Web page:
Some careers may make employees more depressed than others, according to a study from Health.com. The health site released a list of the 10 careers with high rates of depression, including artists, socials workers and more.
10. Salesperson - Many salespeople work on commission and may have to spend time away from home, family and friends because of travel. If a salesperson works independently, benefits may be limited.
9. Financial advisers and accountants - Most people don’t like dealing with their own retirement savings. So can you imagine handling thousands or millions of dollars for others?
8. Maintenance workers - Maintenance workers are called only when something goes wrong. Also, they work odd hours, seasonal or varied schedules and frequent night shifts. Getty Images
7. Administrative support staff - People in these jobs are on the front line taking order from all directions, but are also at the bottom of the totem pole. WCPO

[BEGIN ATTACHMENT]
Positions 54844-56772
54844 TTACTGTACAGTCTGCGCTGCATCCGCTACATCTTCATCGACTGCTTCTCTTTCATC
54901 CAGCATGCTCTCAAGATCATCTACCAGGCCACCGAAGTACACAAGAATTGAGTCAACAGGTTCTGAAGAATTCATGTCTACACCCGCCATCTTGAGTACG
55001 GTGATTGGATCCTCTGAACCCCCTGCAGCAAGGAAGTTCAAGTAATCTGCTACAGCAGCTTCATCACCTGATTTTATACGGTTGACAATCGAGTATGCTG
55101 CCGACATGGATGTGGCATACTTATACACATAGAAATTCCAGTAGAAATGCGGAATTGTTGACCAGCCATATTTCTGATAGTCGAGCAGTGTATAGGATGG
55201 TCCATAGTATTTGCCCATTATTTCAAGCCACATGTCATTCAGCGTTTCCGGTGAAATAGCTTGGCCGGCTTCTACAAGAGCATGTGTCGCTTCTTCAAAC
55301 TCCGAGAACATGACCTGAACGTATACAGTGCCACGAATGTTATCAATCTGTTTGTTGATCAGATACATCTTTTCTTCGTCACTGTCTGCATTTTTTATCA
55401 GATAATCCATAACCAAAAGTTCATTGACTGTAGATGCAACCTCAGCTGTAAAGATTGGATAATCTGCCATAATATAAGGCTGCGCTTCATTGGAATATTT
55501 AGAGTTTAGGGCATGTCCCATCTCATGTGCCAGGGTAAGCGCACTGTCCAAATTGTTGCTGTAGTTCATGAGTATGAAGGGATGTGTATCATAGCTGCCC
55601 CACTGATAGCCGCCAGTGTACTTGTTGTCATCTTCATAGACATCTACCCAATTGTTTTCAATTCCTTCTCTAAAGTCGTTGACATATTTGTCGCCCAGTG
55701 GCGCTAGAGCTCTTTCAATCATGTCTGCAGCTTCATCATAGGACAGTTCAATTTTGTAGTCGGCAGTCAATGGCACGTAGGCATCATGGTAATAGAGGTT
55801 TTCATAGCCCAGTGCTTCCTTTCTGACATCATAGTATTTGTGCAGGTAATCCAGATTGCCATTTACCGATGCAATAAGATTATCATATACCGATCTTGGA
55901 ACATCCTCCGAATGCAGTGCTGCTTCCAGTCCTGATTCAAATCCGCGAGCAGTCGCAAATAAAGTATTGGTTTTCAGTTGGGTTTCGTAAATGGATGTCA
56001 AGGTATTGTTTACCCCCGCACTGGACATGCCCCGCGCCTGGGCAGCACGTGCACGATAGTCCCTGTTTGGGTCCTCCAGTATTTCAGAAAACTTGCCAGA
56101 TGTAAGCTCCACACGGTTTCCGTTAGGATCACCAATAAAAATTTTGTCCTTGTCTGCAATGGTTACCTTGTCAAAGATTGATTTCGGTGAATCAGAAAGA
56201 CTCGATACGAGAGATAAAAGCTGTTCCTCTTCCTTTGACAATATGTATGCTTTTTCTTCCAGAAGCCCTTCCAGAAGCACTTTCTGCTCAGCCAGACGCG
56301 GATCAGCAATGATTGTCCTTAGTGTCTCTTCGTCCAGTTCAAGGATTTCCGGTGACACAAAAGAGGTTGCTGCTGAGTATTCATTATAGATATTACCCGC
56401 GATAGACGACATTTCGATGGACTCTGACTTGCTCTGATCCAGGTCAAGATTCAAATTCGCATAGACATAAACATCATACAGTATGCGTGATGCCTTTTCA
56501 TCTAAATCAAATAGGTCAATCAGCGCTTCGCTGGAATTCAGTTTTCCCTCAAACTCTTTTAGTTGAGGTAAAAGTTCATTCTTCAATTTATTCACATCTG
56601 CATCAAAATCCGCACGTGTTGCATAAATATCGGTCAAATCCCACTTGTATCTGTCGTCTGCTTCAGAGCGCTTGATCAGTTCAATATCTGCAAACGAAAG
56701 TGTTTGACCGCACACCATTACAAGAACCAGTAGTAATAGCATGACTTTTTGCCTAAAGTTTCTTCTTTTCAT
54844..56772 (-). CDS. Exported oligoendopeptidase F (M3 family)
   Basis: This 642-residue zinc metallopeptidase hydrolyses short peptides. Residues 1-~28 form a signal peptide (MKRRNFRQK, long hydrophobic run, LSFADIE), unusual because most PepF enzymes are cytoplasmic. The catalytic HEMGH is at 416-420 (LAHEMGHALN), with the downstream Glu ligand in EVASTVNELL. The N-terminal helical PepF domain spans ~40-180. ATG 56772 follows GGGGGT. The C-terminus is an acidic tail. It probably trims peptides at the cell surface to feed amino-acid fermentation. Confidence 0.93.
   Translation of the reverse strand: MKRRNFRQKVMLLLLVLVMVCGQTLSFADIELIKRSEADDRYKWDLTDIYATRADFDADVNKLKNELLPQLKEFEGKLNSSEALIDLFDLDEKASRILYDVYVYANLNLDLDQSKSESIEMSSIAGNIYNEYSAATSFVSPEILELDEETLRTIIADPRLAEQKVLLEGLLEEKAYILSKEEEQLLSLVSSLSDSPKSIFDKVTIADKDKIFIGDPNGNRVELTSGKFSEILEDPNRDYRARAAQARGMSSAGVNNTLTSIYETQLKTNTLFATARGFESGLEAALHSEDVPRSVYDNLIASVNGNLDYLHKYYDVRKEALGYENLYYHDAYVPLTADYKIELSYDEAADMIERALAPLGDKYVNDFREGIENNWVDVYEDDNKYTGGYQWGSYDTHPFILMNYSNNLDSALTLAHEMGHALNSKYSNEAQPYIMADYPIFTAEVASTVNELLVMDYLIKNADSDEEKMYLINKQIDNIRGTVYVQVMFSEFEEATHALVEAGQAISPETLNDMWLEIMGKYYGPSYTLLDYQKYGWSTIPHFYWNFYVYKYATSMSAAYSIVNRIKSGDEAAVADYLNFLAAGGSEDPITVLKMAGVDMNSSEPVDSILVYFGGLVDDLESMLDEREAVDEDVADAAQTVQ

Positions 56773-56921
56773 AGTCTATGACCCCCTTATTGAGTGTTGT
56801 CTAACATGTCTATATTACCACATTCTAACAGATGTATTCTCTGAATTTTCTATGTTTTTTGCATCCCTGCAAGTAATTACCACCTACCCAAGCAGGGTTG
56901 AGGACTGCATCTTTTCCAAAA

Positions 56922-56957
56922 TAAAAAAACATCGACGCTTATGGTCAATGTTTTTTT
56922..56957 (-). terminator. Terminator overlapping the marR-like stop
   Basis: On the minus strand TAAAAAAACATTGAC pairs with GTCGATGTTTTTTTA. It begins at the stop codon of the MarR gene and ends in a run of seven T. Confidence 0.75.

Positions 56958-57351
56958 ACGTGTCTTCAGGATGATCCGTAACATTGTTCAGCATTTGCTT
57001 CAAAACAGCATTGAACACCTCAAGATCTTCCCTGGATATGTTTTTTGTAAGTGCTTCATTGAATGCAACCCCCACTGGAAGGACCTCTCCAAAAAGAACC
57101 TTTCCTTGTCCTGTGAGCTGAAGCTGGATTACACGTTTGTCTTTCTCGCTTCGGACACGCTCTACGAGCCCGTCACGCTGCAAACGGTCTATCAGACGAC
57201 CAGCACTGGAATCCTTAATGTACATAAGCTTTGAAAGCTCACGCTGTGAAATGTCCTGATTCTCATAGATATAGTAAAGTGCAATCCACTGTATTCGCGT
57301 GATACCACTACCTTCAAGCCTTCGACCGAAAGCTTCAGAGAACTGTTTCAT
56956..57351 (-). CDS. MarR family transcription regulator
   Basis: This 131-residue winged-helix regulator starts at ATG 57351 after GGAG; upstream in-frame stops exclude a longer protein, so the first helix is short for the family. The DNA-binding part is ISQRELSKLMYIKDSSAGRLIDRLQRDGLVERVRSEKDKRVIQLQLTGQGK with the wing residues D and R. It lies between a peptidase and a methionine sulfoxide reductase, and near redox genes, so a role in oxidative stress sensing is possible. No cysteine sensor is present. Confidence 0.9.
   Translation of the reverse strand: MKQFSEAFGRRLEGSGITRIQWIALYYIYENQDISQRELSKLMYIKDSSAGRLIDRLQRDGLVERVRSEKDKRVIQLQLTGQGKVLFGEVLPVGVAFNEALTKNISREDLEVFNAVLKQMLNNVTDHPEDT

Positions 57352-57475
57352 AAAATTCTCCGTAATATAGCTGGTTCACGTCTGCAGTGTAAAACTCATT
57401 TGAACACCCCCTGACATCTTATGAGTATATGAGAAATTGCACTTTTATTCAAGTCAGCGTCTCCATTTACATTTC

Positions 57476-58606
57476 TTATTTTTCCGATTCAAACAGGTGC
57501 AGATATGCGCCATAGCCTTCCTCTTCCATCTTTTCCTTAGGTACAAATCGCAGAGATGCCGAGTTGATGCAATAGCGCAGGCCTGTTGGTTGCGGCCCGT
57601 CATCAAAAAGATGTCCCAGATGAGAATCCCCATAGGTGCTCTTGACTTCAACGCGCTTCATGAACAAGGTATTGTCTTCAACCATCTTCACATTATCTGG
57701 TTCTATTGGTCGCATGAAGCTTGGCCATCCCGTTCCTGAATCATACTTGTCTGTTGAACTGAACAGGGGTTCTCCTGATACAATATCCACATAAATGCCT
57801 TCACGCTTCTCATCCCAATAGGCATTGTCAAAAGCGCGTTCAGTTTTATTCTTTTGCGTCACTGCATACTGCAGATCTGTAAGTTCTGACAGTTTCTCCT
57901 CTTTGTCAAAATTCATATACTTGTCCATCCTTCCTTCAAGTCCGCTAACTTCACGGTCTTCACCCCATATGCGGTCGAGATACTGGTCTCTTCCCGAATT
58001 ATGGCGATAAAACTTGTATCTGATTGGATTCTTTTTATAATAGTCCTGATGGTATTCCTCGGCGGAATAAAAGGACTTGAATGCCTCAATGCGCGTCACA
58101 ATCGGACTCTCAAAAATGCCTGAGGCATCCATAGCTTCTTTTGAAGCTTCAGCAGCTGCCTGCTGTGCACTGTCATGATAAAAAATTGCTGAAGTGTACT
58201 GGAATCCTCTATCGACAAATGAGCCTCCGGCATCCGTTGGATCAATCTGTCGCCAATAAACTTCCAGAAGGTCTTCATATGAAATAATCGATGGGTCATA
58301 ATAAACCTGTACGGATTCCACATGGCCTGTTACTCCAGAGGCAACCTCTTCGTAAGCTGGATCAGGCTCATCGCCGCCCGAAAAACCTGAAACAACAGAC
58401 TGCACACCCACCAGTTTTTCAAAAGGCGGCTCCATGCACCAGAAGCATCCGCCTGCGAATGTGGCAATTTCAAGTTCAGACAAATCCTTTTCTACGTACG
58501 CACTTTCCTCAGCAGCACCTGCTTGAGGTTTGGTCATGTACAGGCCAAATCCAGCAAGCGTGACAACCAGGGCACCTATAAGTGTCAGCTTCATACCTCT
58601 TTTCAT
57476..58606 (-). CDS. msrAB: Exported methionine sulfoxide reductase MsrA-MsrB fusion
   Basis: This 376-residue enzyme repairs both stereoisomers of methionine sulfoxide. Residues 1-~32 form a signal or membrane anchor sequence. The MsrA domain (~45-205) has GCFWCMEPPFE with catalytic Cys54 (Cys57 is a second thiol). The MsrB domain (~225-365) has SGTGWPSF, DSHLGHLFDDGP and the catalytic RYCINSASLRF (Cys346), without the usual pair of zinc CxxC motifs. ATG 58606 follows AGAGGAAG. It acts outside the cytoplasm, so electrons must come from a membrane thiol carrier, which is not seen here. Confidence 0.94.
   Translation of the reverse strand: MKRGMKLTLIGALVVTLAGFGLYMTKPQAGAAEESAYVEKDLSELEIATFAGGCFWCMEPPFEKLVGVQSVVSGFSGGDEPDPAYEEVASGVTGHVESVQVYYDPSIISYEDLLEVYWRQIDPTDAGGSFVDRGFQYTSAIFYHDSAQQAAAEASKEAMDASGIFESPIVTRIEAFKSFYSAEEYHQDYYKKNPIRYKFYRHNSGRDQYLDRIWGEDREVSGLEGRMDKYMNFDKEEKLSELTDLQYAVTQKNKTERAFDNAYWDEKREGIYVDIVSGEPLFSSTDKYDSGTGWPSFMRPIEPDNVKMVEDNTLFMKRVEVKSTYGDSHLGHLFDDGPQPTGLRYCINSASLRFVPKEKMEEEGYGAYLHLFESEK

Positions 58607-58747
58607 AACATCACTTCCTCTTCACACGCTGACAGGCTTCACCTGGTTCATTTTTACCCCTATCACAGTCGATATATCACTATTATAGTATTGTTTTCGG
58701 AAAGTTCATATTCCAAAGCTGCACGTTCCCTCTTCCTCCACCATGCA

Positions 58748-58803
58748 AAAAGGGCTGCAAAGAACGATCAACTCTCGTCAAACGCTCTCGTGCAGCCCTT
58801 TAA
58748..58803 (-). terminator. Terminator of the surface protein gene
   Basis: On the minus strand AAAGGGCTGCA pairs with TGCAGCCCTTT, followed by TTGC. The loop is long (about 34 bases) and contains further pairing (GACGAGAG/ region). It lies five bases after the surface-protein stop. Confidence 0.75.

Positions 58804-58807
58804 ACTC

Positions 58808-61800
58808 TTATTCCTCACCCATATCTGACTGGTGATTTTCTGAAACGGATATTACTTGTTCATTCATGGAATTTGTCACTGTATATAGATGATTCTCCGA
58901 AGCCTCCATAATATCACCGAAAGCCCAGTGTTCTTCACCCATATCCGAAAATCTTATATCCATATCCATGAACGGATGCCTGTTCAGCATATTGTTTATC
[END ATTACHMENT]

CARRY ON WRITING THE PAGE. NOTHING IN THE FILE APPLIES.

6. Teacher - Demands on teachers seem to be growing as many work long hours and try to do a lot with fewer resources. Getty Images
5. Artists, entertainers, writers - These jobs bring irregular paychecks, uncertain hours and isolation, which lead to depression. Also, creative people may have higher rates of mood disorders.
4. Healthcare workers - These positions can be rewarding, but can bring long, irregular hours and days in which other peoples' lives are in their hands. Getty Images
3. Social workers - These jobs call employees to work with abused children as well as families overcoming crisis after crisis, in addition to the barrier of bureaucratic red tape.
Florida's minimum wage is now $7.79 per hour, up 12 cents from last year's $7.67, while the rate for tipped employees is $4.77 hourly, according to the Florida Department of Economic Opportunity.
1. Nursing home and child care workers - A typical day can include feeding, bathing and caring for others who are often incapable of expressing gratitude or appreciation because they are too ill or too young. Getty Images